The Idea of Israel in Second Temple Judaism
A New Theory of People, Exile, and Israelite Identity
AUTHOR: Jason A. Staples, North Carolina State University, Raleigh
DATE PUBLISHED: May 2021
AVAILABILITY: In stock
In this book, Jason A. Staples proposes a new paradigm for how the biblical concept of Israel developed in Early Judaism and how that concept impacted Jewish apocalyptic hopes for restoration after the Babylonian Exile. Challenging conventional assumptions about Israelite identity in antiquity, his argument is based on a close analysis of a vast corpus of biblical and other early Jewish literature and material evidence. Staples demonstrates that continued aspirations for Israel's restoration in the context of diaspora and imperial domination remained central to Jewish conceptions of Israelite identity throughout the final centuries before Christianity and even into the early part of the Common Era. He also shows that Israelite identity was more diverse in antiquity than is typically appreciated in modern scholarship. His book lays the groundwork for a better understanding of the so-called 'parting of the ways' between Judaism and Christianity and how earliest Christianity itself grew out of hopes for Israel's restoration.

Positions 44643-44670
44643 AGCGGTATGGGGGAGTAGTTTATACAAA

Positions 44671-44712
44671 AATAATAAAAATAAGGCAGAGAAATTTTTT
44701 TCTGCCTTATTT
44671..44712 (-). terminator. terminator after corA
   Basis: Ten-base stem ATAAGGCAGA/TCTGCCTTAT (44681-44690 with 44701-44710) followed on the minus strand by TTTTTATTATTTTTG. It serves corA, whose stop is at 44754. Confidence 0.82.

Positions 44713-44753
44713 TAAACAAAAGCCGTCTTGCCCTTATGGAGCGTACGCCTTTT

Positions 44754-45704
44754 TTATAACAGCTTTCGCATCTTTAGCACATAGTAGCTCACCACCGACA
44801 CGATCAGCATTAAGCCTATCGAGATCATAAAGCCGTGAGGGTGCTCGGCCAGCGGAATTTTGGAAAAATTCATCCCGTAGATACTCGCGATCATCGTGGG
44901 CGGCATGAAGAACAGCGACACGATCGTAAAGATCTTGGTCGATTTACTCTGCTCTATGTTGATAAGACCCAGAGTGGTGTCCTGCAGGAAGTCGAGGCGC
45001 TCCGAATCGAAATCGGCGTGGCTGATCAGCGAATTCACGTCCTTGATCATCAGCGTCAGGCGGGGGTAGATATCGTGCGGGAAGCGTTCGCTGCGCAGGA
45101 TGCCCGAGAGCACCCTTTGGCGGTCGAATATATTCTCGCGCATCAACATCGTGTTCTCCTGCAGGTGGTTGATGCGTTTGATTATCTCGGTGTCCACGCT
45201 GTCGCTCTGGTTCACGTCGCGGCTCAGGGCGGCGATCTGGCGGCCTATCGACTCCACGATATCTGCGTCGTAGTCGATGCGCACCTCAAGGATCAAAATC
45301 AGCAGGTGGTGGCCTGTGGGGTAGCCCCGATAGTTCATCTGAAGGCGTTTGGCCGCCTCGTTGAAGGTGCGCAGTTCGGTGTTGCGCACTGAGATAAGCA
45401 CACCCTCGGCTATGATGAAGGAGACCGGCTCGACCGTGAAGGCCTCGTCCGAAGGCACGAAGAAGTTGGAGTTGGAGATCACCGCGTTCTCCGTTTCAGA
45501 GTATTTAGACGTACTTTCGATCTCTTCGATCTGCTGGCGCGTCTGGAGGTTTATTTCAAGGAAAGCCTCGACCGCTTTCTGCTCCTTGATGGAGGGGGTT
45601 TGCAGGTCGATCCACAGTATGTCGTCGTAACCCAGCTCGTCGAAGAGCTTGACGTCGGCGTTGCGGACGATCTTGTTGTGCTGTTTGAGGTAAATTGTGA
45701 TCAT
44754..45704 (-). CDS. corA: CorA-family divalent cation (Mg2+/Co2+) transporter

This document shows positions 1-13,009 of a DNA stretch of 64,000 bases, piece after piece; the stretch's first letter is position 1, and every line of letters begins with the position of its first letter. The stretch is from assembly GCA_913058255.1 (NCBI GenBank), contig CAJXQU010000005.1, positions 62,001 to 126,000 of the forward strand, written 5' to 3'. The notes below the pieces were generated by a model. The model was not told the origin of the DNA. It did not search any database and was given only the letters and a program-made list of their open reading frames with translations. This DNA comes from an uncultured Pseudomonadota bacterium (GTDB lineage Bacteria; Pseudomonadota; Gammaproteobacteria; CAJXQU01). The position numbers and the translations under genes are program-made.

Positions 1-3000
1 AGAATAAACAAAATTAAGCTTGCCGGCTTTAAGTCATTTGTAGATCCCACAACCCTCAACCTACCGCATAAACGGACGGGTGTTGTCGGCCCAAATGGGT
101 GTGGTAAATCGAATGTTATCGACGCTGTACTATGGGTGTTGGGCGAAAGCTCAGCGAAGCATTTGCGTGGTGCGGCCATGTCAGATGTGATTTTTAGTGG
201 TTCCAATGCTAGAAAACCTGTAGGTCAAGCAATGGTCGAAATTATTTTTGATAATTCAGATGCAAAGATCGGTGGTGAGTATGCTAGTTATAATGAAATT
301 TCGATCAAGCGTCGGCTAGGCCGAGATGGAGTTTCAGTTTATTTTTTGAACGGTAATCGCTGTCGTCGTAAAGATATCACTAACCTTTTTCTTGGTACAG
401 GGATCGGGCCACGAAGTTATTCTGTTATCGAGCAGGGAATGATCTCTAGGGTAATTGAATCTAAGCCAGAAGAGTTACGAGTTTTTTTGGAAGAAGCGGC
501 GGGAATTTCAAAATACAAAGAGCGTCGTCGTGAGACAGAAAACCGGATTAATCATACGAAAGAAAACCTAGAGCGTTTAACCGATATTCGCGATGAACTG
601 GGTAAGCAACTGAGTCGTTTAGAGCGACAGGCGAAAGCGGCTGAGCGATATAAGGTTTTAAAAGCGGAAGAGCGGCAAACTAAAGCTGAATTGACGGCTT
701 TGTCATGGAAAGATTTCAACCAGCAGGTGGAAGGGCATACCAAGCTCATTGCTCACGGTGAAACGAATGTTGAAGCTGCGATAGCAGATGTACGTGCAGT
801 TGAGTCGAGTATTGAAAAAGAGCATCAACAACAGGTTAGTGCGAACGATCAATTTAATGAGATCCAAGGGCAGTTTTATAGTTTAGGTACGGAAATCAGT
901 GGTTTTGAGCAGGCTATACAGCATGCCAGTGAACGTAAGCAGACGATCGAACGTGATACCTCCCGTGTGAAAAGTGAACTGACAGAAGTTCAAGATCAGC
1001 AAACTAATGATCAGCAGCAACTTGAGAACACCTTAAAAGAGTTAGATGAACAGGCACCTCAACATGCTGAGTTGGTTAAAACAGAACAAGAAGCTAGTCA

- Traces the development of the concept of 'Israel' from the Bible into the first century CE
- Offers a new paradigm for understanding the relationship between the terms 'Israelite' and 'Jew' in antiquity, explaining the connection between that terminology and the apocalyptic restoration hopes of many Jews in the Second Temple period
- Provides a close reading of a vast corpus of biblical and other early Jewish texts, integrating data and questions typically isolated or treated differently across the fields of Hebrew Bible/Old Testament, New Testament, Jewish Apocrypha/Pseudepigrapha, Philo, Josephus, Dead Sea Scrolls, and history of Judaism
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